‘Simply not enough money is coming to Devon schools,’ says Exmouth headteacher as county education chiefs take fairer funding fight to parliament
PUBLISHED: 12:00 18 January 2018 | UPDATED: 15:08 23 January 2018
“We are going to find it very hard to balance our books without changing things significantly. We need teachers, but all the other things schools do – all the things that are not our statutory responsibility – we are looking at cutting. We are talking about the life chances of children being damaged,” said Exmouth’s Exeter Road head teacher Paul Gosling.
An Exmouth headteacher says the ‘life chances’ of his pupils are being ‘damaged’ by a lack of funds as Devon education chiefs take their campaign for fair funding to parliament.
Exeter Road Primary School’s Paul Gosling said he fears for the future of education in the region because there is ‘simply not enough money coming to Devon schools’.
“However you cut the cake, there is still not enough,” he told the Journal.
His comments come as education chiefs in Devon renew their campaign for fair funding for schools. They have produced a detailed dossier on the stark funding gap that still exists with the South East.
They delivered figures to Devon MPs in Westminster on Tuesday detailing how much better off Devon’s schools would be if they were situated in London.
The Government’s new national funding formula has ring-fenced an extra £7.5million for schools in Devon next year. But they will still be left £268-per-pupil short of the national average.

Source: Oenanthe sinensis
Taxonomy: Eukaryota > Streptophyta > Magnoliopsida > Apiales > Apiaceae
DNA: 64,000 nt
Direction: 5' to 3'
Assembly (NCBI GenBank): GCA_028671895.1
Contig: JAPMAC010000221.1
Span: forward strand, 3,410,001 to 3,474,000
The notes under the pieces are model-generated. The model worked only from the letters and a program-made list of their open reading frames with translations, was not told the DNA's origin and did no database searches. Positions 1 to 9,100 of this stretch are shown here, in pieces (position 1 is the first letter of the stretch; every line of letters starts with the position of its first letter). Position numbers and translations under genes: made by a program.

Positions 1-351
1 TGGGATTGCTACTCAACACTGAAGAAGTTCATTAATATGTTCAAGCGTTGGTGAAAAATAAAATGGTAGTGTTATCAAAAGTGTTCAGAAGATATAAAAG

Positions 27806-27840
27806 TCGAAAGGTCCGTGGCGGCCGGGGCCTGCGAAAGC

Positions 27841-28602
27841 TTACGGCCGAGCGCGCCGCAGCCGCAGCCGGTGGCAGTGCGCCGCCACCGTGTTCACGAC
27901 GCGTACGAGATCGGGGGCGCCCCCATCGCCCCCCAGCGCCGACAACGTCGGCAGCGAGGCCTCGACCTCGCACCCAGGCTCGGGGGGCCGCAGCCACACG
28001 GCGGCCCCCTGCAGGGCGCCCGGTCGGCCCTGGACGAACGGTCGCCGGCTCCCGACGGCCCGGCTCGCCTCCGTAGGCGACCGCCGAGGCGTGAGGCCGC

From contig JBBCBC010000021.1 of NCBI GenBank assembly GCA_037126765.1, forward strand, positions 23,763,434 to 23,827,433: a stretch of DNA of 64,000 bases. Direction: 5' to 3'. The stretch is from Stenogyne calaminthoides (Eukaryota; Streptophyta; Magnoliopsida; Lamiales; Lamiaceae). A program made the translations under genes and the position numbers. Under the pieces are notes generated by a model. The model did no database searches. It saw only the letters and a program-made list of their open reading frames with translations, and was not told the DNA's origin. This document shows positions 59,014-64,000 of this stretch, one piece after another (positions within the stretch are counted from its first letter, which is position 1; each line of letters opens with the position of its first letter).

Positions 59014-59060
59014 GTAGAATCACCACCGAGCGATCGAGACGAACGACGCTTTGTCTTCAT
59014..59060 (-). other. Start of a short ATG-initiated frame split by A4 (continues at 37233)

The new figures, produced by Devon finance chiefs, compare schools in Devon with Hackney and Westminster, stripping out differentials such as rates and the extra paid for London-weighted salaries.
They have revealed primary schools in Hackney still get 19.6 per cent more funding than Devon and primary schools in Westminster get six per cent more.
For secondary schools, the differential is 31.9 per cent in Hackney and 13.8 per cent in Westminster.
And Mr Gosling said this disparity would have a huge impact on how his own school would continue to make ends meet.
He said: “We are going to find it very hard to balance our books without changing things significantly.
“We need teachers, but all the other things schools do – all the things that are not our statutory responsibility – we are looking at cutting.
“My fear is that we are going to have to cut teaching assistants, who do a lot of hard work. We are talking about the life chances of children being damaged.”
And his concerns were echoed by Devon’s cabinet member for schools James McInnes, who was among those taking the campaign to parliament on Tuesday.He said: “Funding per pupil within Devon is failing to keep pace with rising costs.
“And every year this continues, it becomes increasingly harder for our schools to maintain good standards of education.
“This is particularly so for children who have additional educational needs.”
Mr McInnes welcomed the Government’s 2018/19 increase of £300,000 for Devon’s ‘high needs’ budget. However, he said it still fell short of the £4million minimum needed to meet the educational needs of Devon’s most vulnerable children.
A spokesman for the Department for Education said: “We are investing an additional £1.3 billion in schools funding, over and above existing plans, with core schools funding rising from almost £41 billion in 2017-18 to £43.5 billion in 2019-20.
“Our new national funding formula will mean that school funding will be distributed according to a formula based on the individual needs and characteristics of every school in the country. Under the formula, Devon will receive an additional £13.2 million for their schools.”